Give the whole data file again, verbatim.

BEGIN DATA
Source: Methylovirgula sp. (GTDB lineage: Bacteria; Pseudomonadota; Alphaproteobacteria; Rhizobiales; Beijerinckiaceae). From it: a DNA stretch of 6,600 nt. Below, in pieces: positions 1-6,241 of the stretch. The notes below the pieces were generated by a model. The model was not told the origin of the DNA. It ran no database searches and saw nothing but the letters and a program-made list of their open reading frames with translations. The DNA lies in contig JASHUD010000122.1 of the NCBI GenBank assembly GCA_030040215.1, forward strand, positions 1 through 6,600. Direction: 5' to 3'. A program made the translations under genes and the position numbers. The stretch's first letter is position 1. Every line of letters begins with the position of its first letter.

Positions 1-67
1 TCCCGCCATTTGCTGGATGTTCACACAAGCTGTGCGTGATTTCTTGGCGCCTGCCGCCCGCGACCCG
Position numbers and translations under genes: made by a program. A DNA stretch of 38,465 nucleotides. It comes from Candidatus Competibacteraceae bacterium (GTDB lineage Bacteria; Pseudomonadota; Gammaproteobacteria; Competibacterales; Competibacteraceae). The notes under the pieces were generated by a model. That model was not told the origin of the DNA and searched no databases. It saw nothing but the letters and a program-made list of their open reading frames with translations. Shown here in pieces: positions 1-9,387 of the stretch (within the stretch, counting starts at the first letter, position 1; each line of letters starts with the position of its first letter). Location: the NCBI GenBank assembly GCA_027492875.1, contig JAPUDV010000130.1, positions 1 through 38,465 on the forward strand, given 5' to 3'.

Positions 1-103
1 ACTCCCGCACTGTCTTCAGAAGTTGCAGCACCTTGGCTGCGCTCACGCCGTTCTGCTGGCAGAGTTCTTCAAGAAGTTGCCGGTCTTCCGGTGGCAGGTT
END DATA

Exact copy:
Source: Methylovirgula sp. (GTDB lineage: Bacteria; Pseudomonadota; Alphaproteobacteria; Rhizobiales; Beijerinckiaceae). From it: a DNA stretch of 6,600 nt. Below, in pieces: positions 1-6,241 of the stretch. The notes below the pieces were generated by a model. The model was not told the origin of the DNA. It ran no database searches and saw nothing but the letters and a program-made list of their open reading frames with translations. The DNA lies in contig JASHUD010000122.1 of the NCBI GenBank assembly GCA_030040215.1, forward strand, positions 1 through 6,600. Direction: 5' to 3'. A program made the translations under genes and the position numbers. The stretch's first letter is position 1. Every line of letters begins with the position of its first letter.

Positions 1-67
1 TCCCGCCATTTGCTGGATGTTCACACAAGCTGTGCGTGATTTCTTGGCGCCTGCCGCCCGCGACCCG
Position numbers and translations under genes: made by a program. A DNA stretch of 38,465 nucleotides. It comes from Candidatus Competibacteraceae bacterium (GTDB lineage Bacteria; Pseudomonadota; Gammaproteobacteria; Competibacterales; Competibacteraceae). The notes under the pieces were generated by a model. That model was not told the origin of the DNA and searched no databases. It saw nothing but the letters and a program-made list of their open reading frames with translations. Shown here in pieces: positions 1-9,387 of the stretch (within the stretch, counting starts at the first letter, position 1; each line of letters starts with the position of its first letter). Location: the NCBI GenBank assembly GCA_027492875.1, contig JAPUDV010000130.1, positions 1 through 38,465 on the forward strand, given 5' to 3'.

Positions 1-103
1 ACTCCCGCACTGTCTTCAGAAGTTGCAGCACCTTGGCTGCGCTCACGCCGTTCTGCTGGCAGAGTTCTTCAAGAAGTTGCCGGTCTTCCGGTGGCAGGTT